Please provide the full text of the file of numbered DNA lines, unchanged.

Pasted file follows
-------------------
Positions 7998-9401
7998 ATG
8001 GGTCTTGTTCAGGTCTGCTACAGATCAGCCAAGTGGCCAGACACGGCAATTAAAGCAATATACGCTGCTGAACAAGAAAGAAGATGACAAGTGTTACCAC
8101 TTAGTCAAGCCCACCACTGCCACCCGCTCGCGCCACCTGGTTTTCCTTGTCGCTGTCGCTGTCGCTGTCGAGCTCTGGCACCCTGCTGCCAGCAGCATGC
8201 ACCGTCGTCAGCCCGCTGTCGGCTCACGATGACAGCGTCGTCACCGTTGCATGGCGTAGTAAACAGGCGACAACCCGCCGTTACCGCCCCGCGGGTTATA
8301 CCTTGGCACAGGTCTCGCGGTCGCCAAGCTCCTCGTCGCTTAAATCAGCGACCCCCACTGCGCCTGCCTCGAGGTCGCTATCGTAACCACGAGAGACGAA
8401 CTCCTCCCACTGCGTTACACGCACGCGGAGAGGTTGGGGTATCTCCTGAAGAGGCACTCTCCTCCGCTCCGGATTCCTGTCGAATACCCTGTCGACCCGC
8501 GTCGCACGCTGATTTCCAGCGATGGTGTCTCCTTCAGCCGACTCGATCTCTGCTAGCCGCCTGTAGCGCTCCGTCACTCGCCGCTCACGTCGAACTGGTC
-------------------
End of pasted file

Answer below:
Positions 7998-9401
7998 ATG
8001 GGTCTTGTTCAGGTCTGCTACAGATCAGCCAAGTGGCCAGACACGGCAATTAAAGCAATATACGCTGCTGAACAAGAAAGAAGATGACAAGTGTTACCAC
8101 TTAGTCAAGCCCACCACTGCCACCCGCTCGCGCCACCTGGTTTTCCTTGTCGCTGTCGCTGTCGCTGTCGAGCTCTGGCACCCTGCTGCCAGCAGCATGC
8201 ACCGTCGTCAGCCCGCTGTCGGCTCACGATGACAGCGTCGTCACCGTTGCATGGCGTAGTAAACAGGCGACAACCCGCCGTTACCGCCCCGCGGGTTATA
8301 CCTTGGCACAGGTCTCGCGGTCGCCAAGCTCCTCGTCGCTTAAATCAGCGACCCCCACTGCGCCTGCCTCGAGGTCGCTATCGTAACCACGAGAGACGAA
8401 CTCCTCCCACTGCGTTACACGCACGCGGAGAGGTTGGGGTATCTCCTGAAGAGGCACTCTCCTCCGCTCCGGATTCCTGTCGAATACCCTGTCGACCCGC
8501 GTCGCACGCTGATTTCCAGCGATGGTGTCTCCTTCAGCCGACTCGATCTCTGCTAGCCGCCTGTAGCGCTCCGTCACTCGCCGCTCACGTCGAACTGGTC